of individuals and relationships as more than properties of individual persons, it is committed to saying that communities and relationships have moral standing and that they need to be included in our thought and action. Care, Justice and Self-Understanding There is an additional way to sort out the differences between the care and justice voice and that is in terms of self-understanding. This was suggested by Nona Lyons, who argued that a particular self-understanding, a "distinct way of seeing and being in relation to others" explains the moral agent's preference for a particular moral voice. ix Lyons identifies two different self-understandings: what she calls the separate/objective self and the connected self. Persons who fit the separate/objective self model describe themselves in terms of personal characteristics rather than connections to others. Connected selves, on the other hand, describe themselves in terms of connections to others: granddaughter of, friend of, etc. This suggests that the separate/objective self sees 12
oneself as distinct from others in a more profound sense than does the connected self. The separate/objective self might, for example, see oneself as connected to others only through voluntary agreements. The separate/objective self might value autonomy more highly than good relationships with others. Lyons describes further differences. Separate/objective selves recognize moral dilemmas as those that involve a conflict between their principles and someone else's desires, needs or demands. Connected selves, on the other hand, identify moral dilemmas as those that involve the breakdown of relationships with others. Separate/objective selves fear connection and dependence, and hence value autonomy and independence. Connected selves fear separation and abandonment, and hence value connection and responsiveness. We can see then how these self-understandings support different moral orientations. Separate selves understand themselves as distinct from others. They conceive moral dilemmas as arising from the conflict between their moral principles and the needs, demands, desires and principles of others. As such, they must mediate their interaction with others in the voice of justice--in terms of ground rules and procedures that can be accepted by all. This is the only foundation for interaction at all, since ties of affection are not seen as strong enough to provide a basis for interaction, especially in persons who fear connection and dependence. This fear of dependence and attachment also explains why they value the objectivity and impartiality that can stand between them and intimates. At the same time, separate/objective selves recognize that interaction with others plays a role in one's satisfaction, so they value community and relationship insofar as these play a role in individual satisfaction.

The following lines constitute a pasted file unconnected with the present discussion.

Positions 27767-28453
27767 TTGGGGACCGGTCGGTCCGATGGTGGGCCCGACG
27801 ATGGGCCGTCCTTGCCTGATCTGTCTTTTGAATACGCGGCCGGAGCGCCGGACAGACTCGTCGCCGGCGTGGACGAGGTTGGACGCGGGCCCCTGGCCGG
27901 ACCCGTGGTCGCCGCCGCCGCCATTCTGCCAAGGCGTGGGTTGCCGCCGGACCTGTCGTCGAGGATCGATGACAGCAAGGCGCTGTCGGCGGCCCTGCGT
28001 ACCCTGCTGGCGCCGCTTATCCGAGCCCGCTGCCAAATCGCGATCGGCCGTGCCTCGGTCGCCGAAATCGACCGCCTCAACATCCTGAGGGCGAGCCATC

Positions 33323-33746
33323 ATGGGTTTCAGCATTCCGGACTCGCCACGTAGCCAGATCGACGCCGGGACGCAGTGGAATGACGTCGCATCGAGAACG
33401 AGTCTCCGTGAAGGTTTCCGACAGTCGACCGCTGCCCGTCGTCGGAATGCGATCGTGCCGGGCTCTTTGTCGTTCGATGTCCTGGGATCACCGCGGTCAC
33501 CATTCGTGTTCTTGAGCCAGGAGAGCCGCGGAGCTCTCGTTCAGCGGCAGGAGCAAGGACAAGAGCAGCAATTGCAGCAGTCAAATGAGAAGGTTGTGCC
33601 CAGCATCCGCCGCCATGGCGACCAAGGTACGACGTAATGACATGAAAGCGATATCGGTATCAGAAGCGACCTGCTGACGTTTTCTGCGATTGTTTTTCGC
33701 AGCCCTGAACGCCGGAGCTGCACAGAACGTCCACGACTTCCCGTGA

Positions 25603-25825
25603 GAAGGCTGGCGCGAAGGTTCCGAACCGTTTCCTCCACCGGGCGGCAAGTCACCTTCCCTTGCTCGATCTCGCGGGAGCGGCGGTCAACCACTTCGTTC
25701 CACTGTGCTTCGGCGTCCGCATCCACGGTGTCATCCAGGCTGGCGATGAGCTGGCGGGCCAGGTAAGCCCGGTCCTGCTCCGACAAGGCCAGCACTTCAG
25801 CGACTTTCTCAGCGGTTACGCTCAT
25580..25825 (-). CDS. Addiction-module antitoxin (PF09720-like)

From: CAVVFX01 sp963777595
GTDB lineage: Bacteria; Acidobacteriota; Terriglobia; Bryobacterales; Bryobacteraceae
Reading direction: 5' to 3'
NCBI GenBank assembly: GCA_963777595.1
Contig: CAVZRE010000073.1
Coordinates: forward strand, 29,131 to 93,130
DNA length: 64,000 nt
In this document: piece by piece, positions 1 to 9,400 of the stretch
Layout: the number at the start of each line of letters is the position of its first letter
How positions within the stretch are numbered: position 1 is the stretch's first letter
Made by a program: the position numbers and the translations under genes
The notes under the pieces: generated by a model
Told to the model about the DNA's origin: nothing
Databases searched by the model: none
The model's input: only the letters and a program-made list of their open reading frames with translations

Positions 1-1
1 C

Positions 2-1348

You've reached the end of your free preview.
Want to read all 18 pages?
- Spring '11
- Ethics, Kohlberg's stages of moral development, Carol Gilligan